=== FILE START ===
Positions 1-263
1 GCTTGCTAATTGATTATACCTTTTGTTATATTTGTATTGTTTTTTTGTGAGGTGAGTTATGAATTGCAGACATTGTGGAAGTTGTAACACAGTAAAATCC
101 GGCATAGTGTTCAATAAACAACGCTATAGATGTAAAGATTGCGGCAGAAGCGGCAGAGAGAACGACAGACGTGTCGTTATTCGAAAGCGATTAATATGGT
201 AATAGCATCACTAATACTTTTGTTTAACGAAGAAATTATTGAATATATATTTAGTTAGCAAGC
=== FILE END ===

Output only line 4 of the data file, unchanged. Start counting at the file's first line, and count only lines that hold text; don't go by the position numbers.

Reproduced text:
201 AATAGCATCACTAATACTTTTGTTTAACGAAGAAATTATTGAATATATATTTAGTTAGCAAGC